Nichlos Kristof gets it!

24 04 2018

Nicholas Kristof had an editorial in the New York Times on February 25, 2018. This is a reproduction of his editorial:

 Our bodies are full of poisons from products we use every day. I know – I’ve had my urine tested for them. Surprised? So was I when I had my urine tested for these chemicals. (A urine or blood test is needed to confirm whether you have been exposed.)

Let me stress that mine should have been clean.

Almost a decade ago, I was shaken by my reporting! on a class of toxic chemicals called endocrine disruptors. They are linked to cancer and obesity and also seemed to feminize males, so that male alligators developed stunted genitalia and male smallmouth bass produced eggs.

In humans, endocrine disruptors were linked to two-headed sperm and declining sperm counts. They also were blamed for an increase in undescended testicles and in a birth defect called hypospadias, in which the urethra exits the side or base of the penis rather than the tip. Believe me, the scariest horror stories are found in urology journals. If you’re a man, you don’t wring your hands as you read; you clutch your crotch.

So I’ve tried for years now to limit my exposure to endocrine-disrupting chemicals. Following the advice of the President’s Cancer Panel, I eat organic to reduce exposure to endocrine disruptors in pesticides. I try to store leftover meals in glass containers, not plastic. I avoid handling A.T.M. and gas station receipts. I try to avoid flame-retardant furniture.

Those are all common sources of toxic endocrine disruptors, so I figured that my urine would test pristine. Pure as a mountain creek.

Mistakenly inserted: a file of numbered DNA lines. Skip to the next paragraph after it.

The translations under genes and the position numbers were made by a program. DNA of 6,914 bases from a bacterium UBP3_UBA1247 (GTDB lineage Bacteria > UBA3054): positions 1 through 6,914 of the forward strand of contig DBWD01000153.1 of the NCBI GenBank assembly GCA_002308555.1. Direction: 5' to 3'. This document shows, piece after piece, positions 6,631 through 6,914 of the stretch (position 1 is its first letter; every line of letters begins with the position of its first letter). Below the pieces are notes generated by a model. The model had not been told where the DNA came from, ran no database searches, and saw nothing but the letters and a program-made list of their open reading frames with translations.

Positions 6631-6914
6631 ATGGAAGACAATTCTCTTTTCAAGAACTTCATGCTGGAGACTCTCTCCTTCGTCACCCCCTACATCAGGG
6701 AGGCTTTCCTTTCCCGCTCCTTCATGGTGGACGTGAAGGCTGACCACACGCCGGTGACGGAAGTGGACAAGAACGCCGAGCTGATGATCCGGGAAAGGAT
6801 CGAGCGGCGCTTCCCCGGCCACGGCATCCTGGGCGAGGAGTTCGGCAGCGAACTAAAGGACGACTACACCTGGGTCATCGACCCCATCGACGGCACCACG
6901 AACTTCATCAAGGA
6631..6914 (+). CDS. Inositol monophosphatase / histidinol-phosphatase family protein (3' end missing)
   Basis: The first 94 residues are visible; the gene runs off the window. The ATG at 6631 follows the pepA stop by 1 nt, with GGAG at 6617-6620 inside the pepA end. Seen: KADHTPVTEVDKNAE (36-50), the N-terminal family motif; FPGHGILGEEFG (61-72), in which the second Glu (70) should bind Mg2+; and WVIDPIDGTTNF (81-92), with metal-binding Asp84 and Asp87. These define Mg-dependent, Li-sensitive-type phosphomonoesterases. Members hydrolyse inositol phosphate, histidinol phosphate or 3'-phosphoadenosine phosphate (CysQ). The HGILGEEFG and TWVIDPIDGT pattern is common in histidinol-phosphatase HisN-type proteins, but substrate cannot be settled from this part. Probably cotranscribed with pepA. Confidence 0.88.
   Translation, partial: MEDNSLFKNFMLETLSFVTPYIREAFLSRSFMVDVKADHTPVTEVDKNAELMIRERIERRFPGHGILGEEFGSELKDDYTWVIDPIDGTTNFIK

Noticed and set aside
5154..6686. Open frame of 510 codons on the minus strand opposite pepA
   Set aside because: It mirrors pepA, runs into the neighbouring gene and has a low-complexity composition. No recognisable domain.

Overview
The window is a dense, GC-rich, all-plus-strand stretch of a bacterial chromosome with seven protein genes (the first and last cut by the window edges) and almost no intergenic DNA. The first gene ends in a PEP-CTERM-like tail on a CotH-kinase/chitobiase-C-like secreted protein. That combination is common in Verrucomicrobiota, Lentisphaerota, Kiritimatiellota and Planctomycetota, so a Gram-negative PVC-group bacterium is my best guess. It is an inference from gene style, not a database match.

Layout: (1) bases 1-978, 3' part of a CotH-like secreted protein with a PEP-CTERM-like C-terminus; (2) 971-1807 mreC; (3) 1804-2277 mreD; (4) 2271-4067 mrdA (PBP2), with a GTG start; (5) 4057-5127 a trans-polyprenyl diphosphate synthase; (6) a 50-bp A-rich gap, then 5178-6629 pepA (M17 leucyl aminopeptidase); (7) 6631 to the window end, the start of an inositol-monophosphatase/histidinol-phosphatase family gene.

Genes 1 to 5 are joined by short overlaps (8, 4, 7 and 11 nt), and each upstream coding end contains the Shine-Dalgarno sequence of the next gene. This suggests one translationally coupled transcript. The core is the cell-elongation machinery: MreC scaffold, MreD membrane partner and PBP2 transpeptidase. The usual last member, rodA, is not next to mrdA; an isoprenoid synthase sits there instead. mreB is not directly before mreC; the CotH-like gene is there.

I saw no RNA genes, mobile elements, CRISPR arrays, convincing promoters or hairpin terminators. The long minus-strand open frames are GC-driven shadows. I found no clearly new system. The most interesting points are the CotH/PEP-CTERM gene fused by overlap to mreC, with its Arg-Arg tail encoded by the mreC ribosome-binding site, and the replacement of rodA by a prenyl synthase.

Here are 12 chemicals found in everyday products:

Chemical Details Found in products like:
Antimicrobials Can interfere with thyroid and other hormones Colgate Total toothpaste, soap, deodorant
Benzophenones Can mimic natural hormones like estrogen Sunscreen, lotions, lip balm
Bisphenols Can mimic natural hormones like estrogen Protective lining for canned goods, hard plastic water bottles, thermal paper register receipts.
1,4-Dichlorobenzene Can affect thyroid hormones and my increase risk of cancer Mothballs, toilet deodorizers
Parabens Can mimic natural hormones like estrogen Cosmetics, personal care products like shampoos, hair gels, lotions
Phthalates Can disrupt male reproductive development and fertility

 

Vinyl shower curtains, fast food, nail polish, perfume/cologne
Fragrance Chemicals Can exacerbate asthma symptoms and disrupt natural hormones. Perfume/cologne, cleaning products, dryer sheets, air fresheners
Per- and polyfluoroalkyl substances (PFAS) Can affect hormones, immune response in children, and may increase risk of cancer. Scotchgard and other stain-resistant treatments, fast-food wrappers.
Flame Retardants Can affect neurodevelopment and hormone levels, and may increase risk of cancer Nail polish, foam cushioning in furniture, rigid foam insulation.